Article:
The lake of fire is in the context of the heavenly new Jerusalem. This places the lake of fire in an eternal context. It’s not the same context of the earthy Gehenna. Gehenna is outside the old earthly Jerusalem. It’s still there today. Perfect love and perfect justice protect from evil. God’s love and justice are in hell. The Bible speaks of a mercy of kindness and a mercy of severity. Those in hell experience the severity of God. God’s love and compassion is experienced as God torments those in hell. The pain is the kind of pain that is calibrated just right to restrain those in hell from committing evil. Therefore all are reconciled. All are submitted to God. In heaven and earth and those under the earth. I get my theory of hell from the Bible’s teaching that love and justice protect from evil. And as I already stated the Bible teaches that God’s mercy takes on the form of a severe mercy on those in hell. God does indeed show mercy to all. To read more about God’s love and compassion in hell I recommend “Beyond The Cosmos: The Trans Dimensionality of God” by Christian Astrophysicist Hugh Ross:

Beyond the Cosmos brings the reality of God more fully before our minds and helps us love him with our whole being. We cannot love or believe a blank, but many parts of God s revelation of himself and his world remain little more than a blank until qualified and gifted teachers lead us to a greater clarity. Hugh Ross does that, giving the most difficult ideas in Christian teachings gripping new relevance to the realities of time and eternity. --Dallas Willard, professor of philosophy, University of Southern California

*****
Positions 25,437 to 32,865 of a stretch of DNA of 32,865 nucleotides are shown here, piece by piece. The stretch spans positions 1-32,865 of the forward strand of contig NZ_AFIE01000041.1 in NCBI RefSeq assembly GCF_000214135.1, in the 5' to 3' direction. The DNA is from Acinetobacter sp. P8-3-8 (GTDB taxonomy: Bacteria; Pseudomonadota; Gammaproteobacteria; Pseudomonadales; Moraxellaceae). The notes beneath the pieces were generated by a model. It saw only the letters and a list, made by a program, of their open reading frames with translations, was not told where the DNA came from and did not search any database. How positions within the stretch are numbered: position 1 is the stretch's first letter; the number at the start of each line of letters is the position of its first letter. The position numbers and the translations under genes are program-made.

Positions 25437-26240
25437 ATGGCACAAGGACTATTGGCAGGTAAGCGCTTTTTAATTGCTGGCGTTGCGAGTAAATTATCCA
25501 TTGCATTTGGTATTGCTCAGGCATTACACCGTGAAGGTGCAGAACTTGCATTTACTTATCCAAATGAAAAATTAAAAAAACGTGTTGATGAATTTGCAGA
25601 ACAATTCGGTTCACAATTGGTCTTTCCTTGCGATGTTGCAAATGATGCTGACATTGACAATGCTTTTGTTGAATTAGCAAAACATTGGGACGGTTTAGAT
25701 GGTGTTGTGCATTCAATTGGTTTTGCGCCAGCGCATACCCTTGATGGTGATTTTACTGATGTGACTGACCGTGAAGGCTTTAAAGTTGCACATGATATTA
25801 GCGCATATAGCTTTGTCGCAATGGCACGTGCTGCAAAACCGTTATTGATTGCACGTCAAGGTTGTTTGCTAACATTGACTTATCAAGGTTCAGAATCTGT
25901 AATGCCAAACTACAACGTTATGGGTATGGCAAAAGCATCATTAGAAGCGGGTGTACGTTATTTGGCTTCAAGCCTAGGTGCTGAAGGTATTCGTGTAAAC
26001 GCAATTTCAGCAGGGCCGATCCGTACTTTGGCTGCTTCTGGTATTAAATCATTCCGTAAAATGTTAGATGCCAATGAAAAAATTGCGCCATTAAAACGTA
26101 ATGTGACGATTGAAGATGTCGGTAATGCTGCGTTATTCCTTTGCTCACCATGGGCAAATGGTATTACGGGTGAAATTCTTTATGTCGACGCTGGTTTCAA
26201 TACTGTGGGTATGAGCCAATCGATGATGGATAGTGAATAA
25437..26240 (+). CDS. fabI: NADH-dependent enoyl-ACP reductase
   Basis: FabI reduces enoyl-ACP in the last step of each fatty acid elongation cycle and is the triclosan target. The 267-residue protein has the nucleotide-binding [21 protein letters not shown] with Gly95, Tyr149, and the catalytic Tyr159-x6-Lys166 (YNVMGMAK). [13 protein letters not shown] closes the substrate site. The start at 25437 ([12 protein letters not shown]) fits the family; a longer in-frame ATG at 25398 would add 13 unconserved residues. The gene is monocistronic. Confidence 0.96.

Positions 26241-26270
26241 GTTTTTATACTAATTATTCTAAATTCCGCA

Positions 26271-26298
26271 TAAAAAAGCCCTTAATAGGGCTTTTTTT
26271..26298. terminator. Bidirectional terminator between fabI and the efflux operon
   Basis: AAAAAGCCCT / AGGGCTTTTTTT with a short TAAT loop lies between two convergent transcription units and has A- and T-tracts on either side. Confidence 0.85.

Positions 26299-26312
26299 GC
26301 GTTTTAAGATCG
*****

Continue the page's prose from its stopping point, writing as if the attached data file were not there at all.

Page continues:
How can my choices be totally free if God is in control of all things at all times and knows the end from the beginning?

How can God hear my prayers while listening to billions of others around the world at the exact same time moment?

How can God be all-powerful and all-loving yet allow so much suffering and evil?

These complex paradoxes hold far-reaching implications that have troubled people for centuries. Drawing on biblical teaching and scientific evidence that supports it, Hugh Ross invites us to know and experience God in a way we may never have considered before. As a result, our love and appreciation for God will be dramatically deepened, and the way we relate to him and to others both believers and nonbelievers will be changed forever, for good.

The Orthodox believe that heaven and hell…is being equally, in the presence of God:

The church won’t be considered “Orthodox”, unless the rest of the Orthodox world (i.e. Greek, Russian, etc.) - considers them Orthodox. Nor would the Roman Catholic church, consider them “Orthodox”.

They might be Anglican and belong to the ACNA.

Which is where I came from, before I became an Eastern Orthodox prospect.

Perhaps you can share, the church’s website link here. This way, we can check it out for ourselves.

They’re not Orthodox as in the Greek, Russian, or Eastern orthodox but orthodox in that they go back to the early church when they were together as one before the split (catholic/orthodox schism). They hold church like it was held in the beginning. So, they’re also not your typical Anglican church either.

I looked up the leadership - via that link. The bishop is part of the Anglican Church in North America. And under beliefs, they believe in the seven sacraments. Meaning they are probably Anglo-Catholic, under the jurisdiction of the ACNA. So you probably can’t go wrong, attending or joining them.